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How to calculate for the amortization factor

In my previous post: How to compute for the monthly amortization payment without a mortgage calculator, Tyrone of Millionaire Acts asked through his comment: “How about if we don’t have access to the amortization factors table? Is there a way to compute it?”. The answer is yes, and I’ll illustrate how to do it through this post.

I got the following amortization factor formula when I reviewed for the November 2007 Real Estate Brokers Licensure Exam under Engineer Enrico Cruz:

Amortization-Factor-Formula

Where:

I = the monthly interest rate. You can easily get this by dividing the annual interest rate by 12

M = the loan payment term in months. Just multiply the loan term by 12.

Let us use the same example in my previous post.

A foreclosed property is being sold for Php 1 Million and you can purchase it with only 20% down payment, with a maximum payment term of 10 years, at an annual interest rate of 12%. What would be the amortization factor you will use to compute for the monthly amortization?

First, let us compute for the Monthly Interest Rate (I) and the Loan payment term in Months (M)

I = Annual Interest rate/12

= 12%/12
= 1%

M = 10 years x 12 months/year

= 120 months

Now we can compute for amortization factor using the formula above. I’ll just substitute the data below:

1%

Amortization Factor = ———————————–

-120

1 – ( 1 + 1% )

0.01

= ———————————–

-120

1 – ( 1+0.01 )

= 0.01434709

As you can see, we arrive at the same value for the amortization factor we used in my previous example. Of course I would only use the formula in excel as I would not want to compute this by hand, it would be very difficult to calculate for a number with a negative exponent like that in the example  right?! 🙂

I would still prefer to keep a copy of the amortization factor table in my wallet so I don’t need to bring my laptop with me everywhere. I can then compute by hand or use the calculator on my cellphone. By the way, I believe there is also a built-in function in excel that can do this calculation but I haven’t tried it yet.

Easy right?!

To our financial freedom!

Jay Castillo
Real Estate Investor
PRC Real Estate Broker License #: 3194

Text by Jay Castillo. Copyright © 2018 | All rights reserved.

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About Jay Castillo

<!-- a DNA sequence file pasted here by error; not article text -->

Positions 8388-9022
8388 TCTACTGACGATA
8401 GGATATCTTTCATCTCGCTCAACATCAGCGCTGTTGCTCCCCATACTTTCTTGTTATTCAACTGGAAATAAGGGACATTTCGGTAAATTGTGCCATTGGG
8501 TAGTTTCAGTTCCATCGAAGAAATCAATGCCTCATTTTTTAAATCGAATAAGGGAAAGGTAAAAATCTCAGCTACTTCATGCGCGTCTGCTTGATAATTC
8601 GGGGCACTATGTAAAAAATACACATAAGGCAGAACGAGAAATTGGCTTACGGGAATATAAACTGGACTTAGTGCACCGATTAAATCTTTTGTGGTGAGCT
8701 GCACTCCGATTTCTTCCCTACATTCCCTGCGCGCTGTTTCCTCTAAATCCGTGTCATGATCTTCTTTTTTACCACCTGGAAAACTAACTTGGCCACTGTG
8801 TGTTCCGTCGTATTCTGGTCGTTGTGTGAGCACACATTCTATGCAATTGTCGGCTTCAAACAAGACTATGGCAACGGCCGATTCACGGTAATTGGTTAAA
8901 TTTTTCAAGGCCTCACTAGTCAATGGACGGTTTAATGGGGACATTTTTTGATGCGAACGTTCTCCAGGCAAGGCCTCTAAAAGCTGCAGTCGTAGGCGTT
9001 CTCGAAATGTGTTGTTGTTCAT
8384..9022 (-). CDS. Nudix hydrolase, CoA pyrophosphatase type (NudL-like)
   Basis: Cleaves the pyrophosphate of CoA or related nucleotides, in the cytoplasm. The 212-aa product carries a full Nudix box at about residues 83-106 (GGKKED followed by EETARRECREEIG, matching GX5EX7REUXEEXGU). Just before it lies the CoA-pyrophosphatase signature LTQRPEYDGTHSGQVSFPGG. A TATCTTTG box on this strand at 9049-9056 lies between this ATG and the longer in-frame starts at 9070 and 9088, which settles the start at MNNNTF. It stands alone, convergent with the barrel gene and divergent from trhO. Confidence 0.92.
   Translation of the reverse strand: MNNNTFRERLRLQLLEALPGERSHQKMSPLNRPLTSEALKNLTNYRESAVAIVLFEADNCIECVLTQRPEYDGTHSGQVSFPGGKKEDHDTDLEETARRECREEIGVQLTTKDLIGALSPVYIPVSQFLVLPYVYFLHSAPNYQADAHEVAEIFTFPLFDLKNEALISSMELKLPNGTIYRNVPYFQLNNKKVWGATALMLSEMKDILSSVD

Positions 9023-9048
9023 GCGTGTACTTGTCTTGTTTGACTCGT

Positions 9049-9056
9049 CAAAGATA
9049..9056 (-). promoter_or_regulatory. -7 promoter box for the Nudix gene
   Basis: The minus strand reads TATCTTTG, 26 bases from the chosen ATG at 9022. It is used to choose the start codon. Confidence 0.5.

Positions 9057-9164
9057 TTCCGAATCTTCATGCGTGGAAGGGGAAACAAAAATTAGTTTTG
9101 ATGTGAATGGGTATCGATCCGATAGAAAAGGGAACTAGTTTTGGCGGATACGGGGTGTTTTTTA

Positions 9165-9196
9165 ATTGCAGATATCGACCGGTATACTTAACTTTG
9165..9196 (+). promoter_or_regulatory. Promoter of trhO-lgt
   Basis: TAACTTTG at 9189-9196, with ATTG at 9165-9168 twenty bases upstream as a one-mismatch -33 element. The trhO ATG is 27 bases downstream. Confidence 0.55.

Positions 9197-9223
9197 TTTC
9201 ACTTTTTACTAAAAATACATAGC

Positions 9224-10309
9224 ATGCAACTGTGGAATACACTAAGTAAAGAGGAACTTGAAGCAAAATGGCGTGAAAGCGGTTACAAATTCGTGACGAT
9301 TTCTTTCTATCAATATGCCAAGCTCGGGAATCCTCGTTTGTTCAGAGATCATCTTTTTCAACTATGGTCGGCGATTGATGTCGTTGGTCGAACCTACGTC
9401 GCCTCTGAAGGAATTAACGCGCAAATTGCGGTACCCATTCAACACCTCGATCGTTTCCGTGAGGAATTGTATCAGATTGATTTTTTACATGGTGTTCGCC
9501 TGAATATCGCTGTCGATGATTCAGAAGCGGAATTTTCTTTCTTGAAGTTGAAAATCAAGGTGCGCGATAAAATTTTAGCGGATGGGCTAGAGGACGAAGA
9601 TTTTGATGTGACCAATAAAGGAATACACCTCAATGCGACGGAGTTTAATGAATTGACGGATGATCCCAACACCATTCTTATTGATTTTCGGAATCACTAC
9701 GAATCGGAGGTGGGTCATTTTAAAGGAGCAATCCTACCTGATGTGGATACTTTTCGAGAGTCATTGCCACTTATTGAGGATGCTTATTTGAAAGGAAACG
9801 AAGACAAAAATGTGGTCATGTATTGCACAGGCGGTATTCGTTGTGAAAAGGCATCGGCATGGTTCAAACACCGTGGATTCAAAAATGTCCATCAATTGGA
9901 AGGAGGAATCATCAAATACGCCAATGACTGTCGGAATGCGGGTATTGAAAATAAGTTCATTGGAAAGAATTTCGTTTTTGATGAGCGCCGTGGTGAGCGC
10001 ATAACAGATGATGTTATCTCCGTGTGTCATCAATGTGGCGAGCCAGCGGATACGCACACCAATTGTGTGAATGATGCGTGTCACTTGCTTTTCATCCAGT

People encounter problems and make mistakes when buying foreclosed properties, and Jay wants to help people avoid those problems/ mistakes. Jay encountered a lot of those, which is why he started this blog in 2008 to serve as a guide where he shares lessons learned, and how to overcome challenges you may encounter when investing foreclosed properties in the Philippines … [Read more]
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16 thoughts on “How to calculate for the amortization factor”

  1. Can you please show an illustrative example that shows how ADVANCE payments on the Principal may decrease the number of years of payments. Please show us how to compute that too. Also, instead of decresing the number of years of payments, is it possible that ADVANCE payments on principal will decrease the monthly amortization while maintaining the original term period of the loan? Thank you very much for your very instructive blog. More power to you!

    Reply
      • Hi Jay,

        This would actually be helpful, as I’m looking to get a 15-year fixed with lump sums every year. I want to know the # of years that will be remaining relative to the lump sum amount per year that I will be paying.

        Anyway, this site is AWESOME! Initially I was just looking at PH bank rates and went up to learn amortization rates in as fast as 15mins! KEEP IT UP!

        Reply
  2. Hi Jay,
    I appreciate very much the knowledge you’re sharing. I just want to find out how to do the formula you gave (the one with a negative exponent) on Excel. Thanks so much.

    Reply
    • Hi Gil, to enter a negative exponent in excel, you can use ^-X where X is the exponent. You can also download this file to see an example: Sample_amortization_table(Unionbank).xls

      By the way, you can also use the PMT function in Excel:
      PMT function: Calculates the payment for a loan based on constant payments and a constant interest rate.

      Syntax

      PMT(rate,nper,pv,fv,type)

      For a more complete description of the arguments in PMT, see the PV function.

      Rate is the interest rate for the loan.

      Nper is the total number of payments for the loan.

      Pv is the present value, or the total amount that a series of future payments is worth now; also known as the principal.

      Fv is the future value, or a cash balance you want to attain after the last payment is made. If fv is omitted, it is assumed to be 0 (zero), that is, the future value of a loan is 0.

      Type is the number 0 (zero) or 1 and indicates when payments are due.

      Set type equal to If payments are due
      0 or omitted At the end of the period
      1 At the beginning of the period

      Remarks:
      The payment returned by PMT includes principal and interest but no taxes, reserve payments, or fees sometimes associated with loans.
      Make sure that you are consistent about the units you use for specifying rate and nper. If you make monthly payments on a four-year loan at an annual interest rate of 12 percent, use 12%/12 for rate and 4*12 for nper. If you make annual payments on the same loan, use 12 percent for rate and 4 for nper.
      Tip To find the total amount paid over the duration of the loan, multiply the returned PMT value by nper.

      Reply

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